A Swiss banking executive and lawyer have been indicted on charges of conspiring to defraud the U.S. in a sign that the IRS is now looking beyond UBS in its international tax enforcement efforts.

The Justice Department accused the pair of helping wealthy Americans conceal their assets from U.S. authorities in secret Swiss bank accounts. The banker, Hansruedi Schumacher, is a former regional market manager for UBS’s North America international business who later headed UBS’s cross-border business. In mid-2002, he left UBS to continue to conduct private banking with Zurich-based Neue Zuercher Bank, or NZB. He and Swiss lawyer Matthias Rickenbach of the firm Rickenbach and Partner traveled regularly to the U.S. to conduct banking and investment activities with U.S. clients. Prosecutors allege that they concealed their business activities in the U.S. by falsely representing to American authorities that they were traveling to the U.S. for personal reasons, but while in the U.S., the two would sometimes bring thousands of dollars in cash for their clients.

To repatriate their clients’ money, Schumacher and Rickenbach allegedly helped their clients obtain offshore credit cards and created sham loan documents. In addition, they allegedly falsified bank documents to generate the appearance that the assets of their U.S. clients belonged to Swiss citizens, and they falsified documents to disguise their U.S. clients’ repatriation of offshore funds as inheritances from foreign citizens. Those clients allegedly included Jeffrey Chernick, who pleaded guilty last month to charges of evading taxes on $8 million in assets (see Toy Exec Pleads Guilty in UBS Tax Case).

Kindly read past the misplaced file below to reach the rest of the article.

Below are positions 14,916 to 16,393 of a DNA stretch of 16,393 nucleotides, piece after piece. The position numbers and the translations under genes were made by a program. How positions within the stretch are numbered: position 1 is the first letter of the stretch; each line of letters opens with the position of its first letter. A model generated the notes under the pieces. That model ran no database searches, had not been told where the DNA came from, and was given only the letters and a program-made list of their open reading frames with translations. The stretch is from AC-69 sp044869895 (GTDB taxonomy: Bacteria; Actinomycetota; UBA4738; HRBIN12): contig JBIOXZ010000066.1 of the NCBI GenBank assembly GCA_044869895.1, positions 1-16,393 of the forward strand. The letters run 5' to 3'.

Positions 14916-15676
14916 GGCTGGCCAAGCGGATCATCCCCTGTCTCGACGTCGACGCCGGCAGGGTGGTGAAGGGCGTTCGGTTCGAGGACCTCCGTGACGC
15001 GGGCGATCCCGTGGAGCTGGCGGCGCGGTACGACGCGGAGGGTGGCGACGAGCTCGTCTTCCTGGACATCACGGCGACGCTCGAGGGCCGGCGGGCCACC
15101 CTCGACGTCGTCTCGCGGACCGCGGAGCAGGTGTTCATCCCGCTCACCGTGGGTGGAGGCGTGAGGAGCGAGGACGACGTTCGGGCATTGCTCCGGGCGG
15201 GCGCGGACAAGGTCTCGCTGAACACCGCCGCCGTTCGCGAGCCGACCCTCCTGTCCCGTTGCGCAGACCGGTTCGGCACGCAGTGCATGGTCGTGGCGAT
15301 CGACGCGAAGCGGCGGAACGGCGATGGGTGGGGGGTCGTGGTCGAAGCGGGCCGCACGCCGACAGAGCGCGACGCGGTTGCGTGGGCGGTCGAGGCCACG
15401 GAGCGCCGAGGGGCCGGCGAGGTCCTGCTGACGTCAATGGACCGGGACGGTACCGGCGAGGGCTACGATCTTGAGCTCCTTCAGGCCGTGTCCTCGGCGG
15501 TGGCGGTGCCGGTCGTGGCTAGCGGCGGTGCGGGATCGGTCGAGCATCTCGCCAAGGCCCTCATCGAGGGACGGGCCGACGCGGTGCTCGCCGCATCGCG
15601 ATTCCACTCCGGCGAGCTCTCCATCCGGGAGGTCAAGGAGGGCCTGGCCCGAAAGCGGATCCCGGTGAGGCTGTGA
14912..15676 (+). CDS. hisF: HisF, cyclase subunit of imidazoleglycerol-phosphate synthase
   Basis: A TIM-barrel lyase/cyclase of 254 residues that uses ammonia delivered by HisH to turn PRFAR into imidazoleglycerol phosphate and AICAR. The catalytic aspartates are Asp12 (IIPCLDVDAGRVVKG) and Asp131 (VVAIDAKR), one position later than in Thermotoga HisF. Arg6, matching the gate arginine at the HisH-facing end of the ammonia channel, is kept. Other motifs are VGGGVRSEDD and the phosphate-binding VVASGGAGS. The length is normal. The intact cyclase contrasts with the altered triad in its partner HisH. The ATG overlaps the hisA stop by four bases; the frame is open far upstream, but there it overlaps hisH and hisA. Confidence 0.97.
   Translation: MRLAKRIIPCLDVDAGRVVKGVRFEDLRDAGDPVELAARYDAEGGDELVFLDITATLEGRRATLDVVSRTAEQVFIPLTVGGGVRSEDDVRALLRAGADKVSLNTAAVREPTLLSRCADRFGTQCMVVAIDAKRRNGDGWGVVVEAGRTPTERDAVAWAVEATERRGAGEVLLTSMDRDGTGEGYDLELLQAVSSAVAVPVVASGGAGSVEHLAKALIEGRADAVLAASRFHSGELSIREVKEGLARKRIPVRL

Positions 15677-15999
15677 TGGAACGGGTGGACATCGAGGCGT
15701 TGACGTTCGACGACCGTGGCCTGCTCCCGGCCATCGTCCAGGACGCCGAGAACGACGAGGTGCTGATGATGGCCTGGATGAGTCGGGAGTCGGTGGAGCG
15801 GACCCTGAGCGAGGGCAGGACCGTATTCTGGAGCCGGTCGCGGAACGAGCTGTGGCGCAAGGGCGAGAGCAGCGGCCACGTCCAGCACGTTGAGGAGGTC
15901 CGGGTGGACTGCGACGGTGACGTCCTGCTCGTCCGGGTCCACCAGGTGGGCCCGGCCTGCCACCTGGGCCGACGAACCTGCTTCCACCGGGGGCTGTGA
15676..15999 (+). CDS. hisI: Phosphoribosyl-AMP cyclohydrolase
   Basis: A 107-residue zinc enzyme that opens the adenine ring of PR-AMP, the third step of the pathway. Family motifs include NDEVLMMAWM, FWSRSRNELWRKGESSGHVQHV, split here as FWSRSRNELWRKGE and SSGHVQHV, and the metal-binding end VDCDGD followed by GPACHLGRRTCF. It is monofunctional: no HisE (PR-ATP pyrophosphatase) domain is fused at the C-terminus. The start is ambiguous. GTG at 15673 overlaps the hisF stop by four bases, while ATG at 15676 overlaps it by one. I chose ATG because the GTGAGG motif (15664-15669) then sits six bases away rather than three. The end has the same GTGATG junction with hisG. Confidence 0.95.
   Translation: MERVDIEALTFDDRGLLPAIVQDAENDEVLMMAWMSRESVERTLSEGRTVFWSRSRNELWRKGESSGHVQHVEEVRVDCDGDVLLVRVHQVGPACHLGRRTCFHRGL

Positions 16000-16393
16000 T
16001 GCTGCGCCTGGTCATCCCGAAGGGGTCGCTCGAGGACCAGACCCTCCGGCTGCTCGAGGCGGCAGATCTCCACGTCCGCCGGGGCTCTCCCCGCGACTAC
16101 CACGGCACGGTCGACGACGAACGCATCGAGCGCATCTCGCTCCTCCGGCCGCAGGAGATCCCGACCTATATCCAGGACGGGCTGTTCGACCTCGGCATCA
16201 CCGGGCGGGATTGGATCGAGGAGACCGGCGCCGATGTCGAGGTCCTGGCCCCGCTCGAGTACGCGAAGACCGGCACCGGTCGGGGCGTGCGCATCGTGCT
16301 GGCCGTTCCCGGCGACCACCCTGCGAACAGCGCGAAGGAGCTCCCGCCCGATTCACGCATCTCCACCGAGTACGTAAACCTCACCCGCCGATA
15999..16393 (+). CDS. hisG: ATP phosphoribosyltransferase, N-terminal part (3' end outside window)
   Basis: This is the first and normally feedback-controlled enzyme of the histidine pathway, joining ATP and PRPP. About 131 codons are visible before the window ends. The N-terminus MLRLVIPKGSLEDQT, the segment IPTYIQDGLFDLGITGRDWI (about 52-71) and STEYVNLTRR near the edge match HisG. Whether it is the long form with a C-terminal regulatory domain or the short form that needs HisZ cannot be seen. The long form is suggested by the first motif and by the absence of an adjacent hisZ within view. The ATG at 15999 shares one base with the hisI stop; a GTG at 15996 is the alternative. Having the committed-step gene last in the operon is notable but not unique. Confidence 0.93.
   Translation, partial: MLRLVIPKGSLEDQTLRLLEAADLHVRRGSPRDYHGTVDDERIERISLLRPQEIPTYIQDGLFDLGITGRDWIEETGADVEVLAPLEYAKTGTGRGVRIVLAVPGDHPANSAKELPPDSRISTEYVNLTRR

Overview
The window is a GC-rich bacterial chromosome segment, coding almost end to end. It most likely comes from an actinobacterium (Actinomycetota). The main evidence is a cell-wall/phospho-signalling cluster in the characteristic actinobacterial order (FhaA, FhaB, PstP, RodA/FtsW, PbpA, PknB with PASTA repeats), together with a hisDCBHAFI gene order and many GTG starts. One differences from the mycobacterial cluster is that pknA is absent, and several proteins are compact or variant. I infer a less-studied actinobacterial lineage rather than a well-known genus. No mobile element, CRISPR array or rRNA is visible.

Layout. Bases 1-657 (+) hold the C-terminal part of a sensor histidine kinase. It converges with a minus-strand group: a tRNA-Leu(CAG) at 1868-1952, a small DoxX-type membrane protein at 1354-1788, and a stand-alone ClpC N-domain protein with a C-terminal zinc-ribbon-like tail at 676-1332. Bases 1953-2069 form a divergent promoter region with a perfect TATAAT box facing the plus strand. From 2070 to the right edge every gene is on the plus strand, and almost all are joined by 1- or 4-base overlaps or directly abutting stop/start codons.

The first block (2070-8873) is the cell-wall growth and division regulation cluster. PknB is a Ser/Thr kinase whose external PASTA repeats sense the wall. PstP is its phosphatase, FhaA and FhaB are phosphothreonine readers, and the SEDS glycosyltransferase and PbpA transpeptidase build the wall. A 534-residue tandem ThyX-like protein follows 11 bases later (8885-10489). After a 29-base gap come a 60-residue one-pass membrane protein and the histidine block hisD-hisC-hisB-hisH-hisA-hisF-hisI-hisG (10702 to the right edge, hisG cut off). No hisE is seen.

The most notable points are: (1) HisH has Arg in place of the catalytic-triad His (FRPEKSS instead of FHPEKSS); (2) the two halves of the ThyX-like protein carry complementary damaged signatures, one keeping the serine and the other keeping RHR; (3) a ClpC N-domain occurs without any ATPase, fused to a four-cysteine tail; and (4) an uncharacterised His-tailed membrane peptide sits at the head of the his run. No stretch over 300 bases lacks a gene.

According to court documents, Schumacher and Rickenbach discouraged their U.S. clients from voluntarily coming into compliance with U.S. tax authorities. Instead, the defendants encouraged their clients to transfer their assets from UBS to NZB. The defendants told their clients that their assets and identification would be safer at NZB because the smaller Swiss bank had no presence in the U.S. and was thus less likely to be pressured by the American authorities to disclose the identities of their U.S. clients.

The indictments were handed up a day after the Swiss and U.S. government announced a settlement with UBS that calls for the bank to reveal the names of 4,450 of its clients (see UBS Agrees to Disclose 4,450 Bank Names).

"This is another step in our ongoing effort to pursue hidden offshore assets - no matter where they are located," said IRS Commissioner Doug Shulman in a statement. "We're in the early stages of our work to crack down on offshore tax evasion. Through our efforts, we are gaining access to more and more information on institutions and individuals involved in offshore tax evasion, and you can expect us to use all of our enforcement tools to stop this abuse. For people with hidden offshore assets, they have an opportunity to get right with the government. Time is quickly running out, and people should take advantage of our voluntary disclosure process before special provisions expire September 23."

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